Tilt Project Page
Tilt is a 3D, WebGL-based web-page visualization tool. Unlike traditional web-page inspectors, Tilt allows a person to instantly see the relationship between various parts of a web-page and their ancestors in a fun and graphical way.
How it works
When you first start Tilt on a webpage, it builds an internal representation of the DOM. At the lowest layer, the BODY is the base of the document upon which descendants are layered. At each successive level, another platform is built.
(note that the mockup above is merely a graphical depiction of what this representation could look like. You should not infer any implementation specifics from it other than, "this is a 3D visualization of a webpage")
Layers could be built from DIVs, ULs or any containing node with children. We might wish to display IFRAMEs differently or stack them on top of the containing page.
Elements with absolute position or floats are displayed hovering above the page based on their z-index. Higher z-indexes produce higher levels of floats. Items with negative indices will be underneath the main level. This allows someone to easily see obscured elements on a webpage.
Controls for manipulating the display are a "globe" styled virtual trackball which lets a person manipulate rotation through X and Y axes. Another set of arrows allows a user to pan around the space.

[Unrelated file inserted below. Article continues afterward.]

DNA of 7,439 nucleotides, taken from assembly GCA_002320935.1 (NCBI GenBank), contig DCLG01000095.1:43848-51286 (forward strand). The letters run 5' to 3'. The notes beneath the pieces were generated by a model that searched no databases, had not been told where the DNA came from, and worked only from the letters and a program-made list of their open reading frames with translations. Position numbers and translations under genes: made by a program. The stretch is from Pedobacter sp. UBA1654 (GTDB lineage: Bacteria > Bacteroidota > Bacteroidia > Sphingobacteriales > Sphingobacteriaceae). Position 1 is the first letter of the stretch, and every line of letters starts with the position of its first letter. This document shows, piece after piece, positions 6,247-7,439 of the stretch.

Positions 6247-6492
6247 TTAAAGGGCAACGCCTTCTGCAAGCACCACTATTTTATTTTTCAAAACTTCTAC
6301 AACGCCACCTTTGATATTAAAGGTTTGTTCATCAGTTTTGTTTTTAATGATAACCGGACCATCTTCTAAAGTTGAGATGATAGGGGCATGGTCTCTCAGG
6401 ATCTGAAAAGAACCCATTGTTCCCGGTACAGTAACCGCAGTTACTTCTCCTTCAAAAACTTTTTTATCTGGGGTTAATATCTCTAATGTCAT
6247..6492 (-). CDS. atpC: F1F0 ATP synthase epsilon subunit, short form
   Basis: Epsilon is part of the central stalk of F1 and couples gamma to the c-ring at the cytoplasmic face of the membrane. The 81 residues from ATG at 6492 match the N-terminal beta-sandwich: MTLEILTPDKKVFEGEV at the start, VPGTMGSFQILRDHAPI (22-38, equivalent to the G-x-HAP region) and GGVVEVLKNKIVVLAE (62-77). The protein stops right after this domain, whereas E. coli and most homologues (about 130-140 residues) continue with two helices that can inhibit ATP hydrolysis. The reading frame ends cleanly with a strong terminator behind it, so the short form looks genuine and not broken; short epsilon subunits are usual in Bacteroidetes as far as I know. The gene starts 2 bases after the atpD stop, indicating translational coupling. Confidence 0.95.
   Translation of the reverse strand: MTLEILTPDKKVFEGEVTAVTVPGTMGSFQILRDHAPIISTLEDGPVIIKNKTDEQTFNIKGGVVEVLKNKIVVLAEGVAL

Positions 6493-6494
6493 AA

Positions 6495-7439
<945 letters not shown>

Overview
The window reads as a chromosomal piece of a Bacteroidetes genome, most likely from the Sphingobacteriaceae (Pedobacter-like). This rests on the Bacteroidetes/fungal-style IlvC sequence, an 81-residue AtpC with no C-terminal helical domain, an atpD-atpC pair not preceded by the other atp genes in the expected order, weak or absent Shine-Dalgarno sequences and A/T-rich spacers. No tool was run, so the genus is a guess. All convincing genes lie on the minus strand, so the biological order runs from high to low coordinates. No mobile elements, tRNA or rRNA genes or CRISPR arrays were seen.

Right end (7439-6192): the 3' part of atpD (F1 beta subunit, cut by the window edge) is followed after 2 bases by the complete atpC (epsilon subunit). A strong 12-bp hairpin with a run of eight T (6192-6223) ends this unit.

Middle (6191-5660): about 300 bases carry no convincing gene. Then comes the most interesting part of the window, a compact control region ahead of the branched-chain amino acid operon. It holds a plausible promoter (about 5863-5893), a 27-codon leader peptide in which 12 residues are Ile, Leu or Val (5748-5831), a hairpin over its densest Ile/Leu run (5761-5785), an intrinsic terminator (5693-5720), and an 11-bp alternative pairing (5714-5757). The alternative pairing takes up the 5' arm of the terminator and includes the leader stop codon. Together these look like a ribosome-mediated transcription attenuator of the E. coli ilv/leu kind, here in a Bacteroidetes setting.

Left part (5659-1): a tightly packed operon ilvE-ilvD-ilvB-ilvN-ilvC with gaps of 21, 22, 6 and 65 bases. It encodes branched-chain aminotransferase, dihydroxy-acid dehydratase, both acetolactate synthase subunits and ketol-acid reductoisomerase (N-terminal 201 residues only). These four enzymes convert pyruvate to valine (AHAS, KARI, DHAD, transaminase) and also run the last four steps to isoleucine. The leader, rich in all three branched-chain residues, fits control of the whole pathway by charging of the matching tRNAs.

A slider adjusts the zoom level for moving in and out. Another slider lets a person adjust the height of the levels against their ancestors, making the platforms taller or shorter and floats higher or lower against the page.
Other controls may create shadows and tweak visual characteristics and labeling on the different levels. One option might be to add
<TAG> information along the edges of the platforms or other interesting attributes like ID and Class. Still other options to create different backgrounds or shading effects could be useful and fun.
Selecting individual nodes within the environment may allow highlighting and interaction with a system-level inspector tool.
Implementation details will largely be up to the developer. There are a few basic requirements however:
Tilt should be an installable, restartless add-on running on Mozilla Firefox. We may provide a skeleton add-on to get the developer started.
The graphical representation of the webpage should be rendered using WebGL. The representation itself should be viewable in Firefox or any other compatible, WebGL capable browser. It could be possible to export the generated representation for view in other browsers, for example.
The completed add-on should be able to generate representations for any valid webpage. The resultant model should be highly performant and visually pleasing. Also, Fun!